Situation: The US economy is slowly trying to get back on its feet, but many potential obstacles remain. In the mid-west, there is good talent with deep enterprise-level IT experience, and lots of new young talent looking for positions. How can private business help to retool the workforce and boost employment?
Advice from Anju Bajaj:
Working in IT services to provide end-to-end technology solutions, we have found highly skilled talent in the American Midwest. In recent years, many seasoned IT professionals have lost their jobs as Midwestern companies downsized. These individuals have deep enterprise level IT skills, but may not be up to speed with the latest technologies. There are also many brilliant young people available who have good web-based technology skills, but no experience in legacy systems or the working of complex enterprises. Our focus is on cross-training both groups as they collaborate to build IT solutions for our customers.
We have found that by organizing these two groups into small teams, guided by a lead who knows both web-based and legacy systems, we can leverage their individual strengths to cross-train each other. It turns out that both sets of workers are smart, capable and, in live project settings, collaborate and acquire technical skills and domain knowledge relatively quickly.
The bigger and more subtle challenge is teaching younger workers about business processes. Each process must fit the workflow so that a process change in one area doesn’t produce difficulties in other areas. For this, you need to have people with deep expertise in functional and domain disciplines as well as technical experts. By teaming talent, we can produce functional experts who understand all areas. We have found that in three to six months of working together, about 25% of team members reach almost guru status; while the remaining 75% have become quite skilled.
Like most leading service providers, we at Zuna Infotech also build capability through our Centers of Excellence. We focus on developing practices within different industry verticals. With this comes knowledge and structure which we can then pass on through train-the-trainer programs.
We have been inspired by the desire to help keep US workers working while retooling their skills. The results that we’ve found to date have been very encouraging. We hope that this can provide a model for other companies.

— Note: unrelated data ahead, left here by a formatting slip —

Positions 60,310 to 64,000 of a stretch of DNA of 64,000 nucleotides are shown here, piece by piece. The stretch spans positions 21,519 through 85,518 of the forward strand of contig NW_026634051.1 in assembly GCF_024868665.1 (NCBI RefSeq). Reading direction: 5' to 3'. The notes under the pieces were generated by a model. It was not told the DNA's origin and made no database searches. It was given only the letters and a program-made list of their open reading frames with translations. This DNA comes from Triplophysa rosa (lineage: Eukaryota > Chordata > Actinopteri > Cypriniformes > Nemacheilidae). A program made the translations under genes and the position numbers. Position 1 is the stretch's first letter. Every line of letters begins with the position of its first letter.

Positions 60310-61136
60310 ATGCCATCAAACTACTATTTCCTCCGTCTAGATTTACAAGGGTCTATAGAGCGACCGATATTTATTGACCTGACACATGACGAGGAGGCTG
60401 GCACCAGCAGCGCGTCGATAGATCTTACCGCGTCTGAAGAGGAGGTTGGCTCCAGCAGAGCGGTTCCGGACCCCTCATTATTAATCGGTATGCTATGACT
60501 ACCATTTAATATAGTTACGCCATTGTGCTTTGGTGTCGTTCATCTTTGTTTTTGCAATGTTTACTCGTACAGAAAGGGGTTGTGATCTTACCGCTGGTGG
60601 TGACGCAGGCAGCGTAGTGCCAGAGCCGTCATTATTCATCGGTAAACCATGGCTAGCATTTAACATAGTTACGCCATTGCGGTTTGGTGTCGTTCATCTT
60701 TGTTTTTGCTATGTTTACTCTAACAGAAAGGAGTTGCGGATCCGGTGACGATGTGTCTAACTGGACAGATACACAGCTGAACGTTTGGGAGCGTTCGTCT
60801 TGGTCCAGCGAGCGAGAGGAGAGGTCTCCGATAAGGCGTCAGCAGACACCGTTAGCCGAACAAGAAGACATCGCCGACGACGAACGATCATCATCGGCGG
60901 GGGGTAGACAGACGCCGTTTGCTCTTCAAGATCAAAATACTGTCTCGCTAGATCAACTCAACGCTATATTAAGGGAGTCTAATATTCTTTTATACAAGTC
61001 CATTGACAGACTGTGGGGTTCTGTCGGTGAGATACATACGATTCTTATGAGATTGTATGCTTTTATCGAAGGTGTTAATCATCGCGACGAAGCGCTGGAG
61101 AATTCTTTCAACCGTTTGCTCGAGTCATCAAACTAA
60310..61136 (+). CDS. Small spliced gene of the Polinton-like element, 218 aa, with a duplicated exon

Interview with Jim Kaskade, Global Executive (most recently SVP and General Manger, SIOS Technologies, Inc.)
Situation: Cloud computing as a concept dates back to the 1960s. “Cloud” became a more prominent concept in 1990s as a metaphor for service delivery over the Internet. The technology that makes it a practical reality has advanced significantly. Broad business adoption, however, has varied depending on the deployment architectures used. What are some of the barriers to enterprises “crossing the chasm” and embracing moving to the cloud?
Definitions: There are three cloud deployment architectures or market segments when defining the opportunities and barriers to entry:
Software as a Service – SaaS – represented by distinct B2B applications like Salesforce.com and Google Apps, and B2C applications like Apple’s iCloud.
Platform as a Service – PaaS – represented by application platforms targeted at application developers and including Microsoft Azure and Amazon Beanstalk.
Infrastructure as a Service – IaaS – represented by on-demand access to low-level IT infrastructure such as virtualized computer, storage, and networking infrastructure.
The elephant in the room is that, relative to global IT spend, use of public cloud is in its infancy.
Adoption of the cloud varies by business size and IT structure.
Start-ups – particularly technology start-ups – use all three segments. The rationale is simple. It is easier and conserves capital to use all three delivery segments as an expense rather than invest in IT infrastructure. Another benefit is time to market.
Mid-sized companies – up to hundreds of employees – have more challenges.
They start with SaaS applications to get their feet wet. Primary concerns are availability and security. If they have good, dependable Internet access, barriers to entry can be low.
Using a PaaS is also attractive but begins to compete with internal, existing platforms. Mid-sized companies typically have their own IT and developers who may prefer an internal platform. The company’s choices are also limited to a PaaS system that is similar to current development platforms.
The barrier to IaaS adoption is the IT staff itself. If the IT staff is savvy, they can maintain and run their internal data center less expensively than IaaS services. The question comes down to whether building and maintaining a “crazy smart” IT group is core to the company’s business model.
Enterprise companies – Fortune 100s or even 1,000s – have far greater challenges.
Their current IT model already has moved to a mix of 30% in-house and 70% outsourced with partners like CSC and Accenture.
Most Enterprise CIOs begin their use of “cloud” with a migration to SaaS. The barriers to PaaS are that their systems are tailored to customer-specific applications and internal infrastructure, limiting PaaS use to small, non-critical applications which require quick, global deployment.
The barriers to using IaaS services are similar to PaaS, where CIOs struggle with tradeoffs between agility and issues of cost, security, and availability.
The Achilles’ heel of these companies is that 80% of their IT spend is just keeping the lights on.
The implications of all this are that the cloud is ideally for small to medium companies, some of which will become large enterprises. If you can succeed with a migration of legacy applications to cloud-based services you will become more nimble in responding to customer’s needs – the biggest upside to cloud services in general.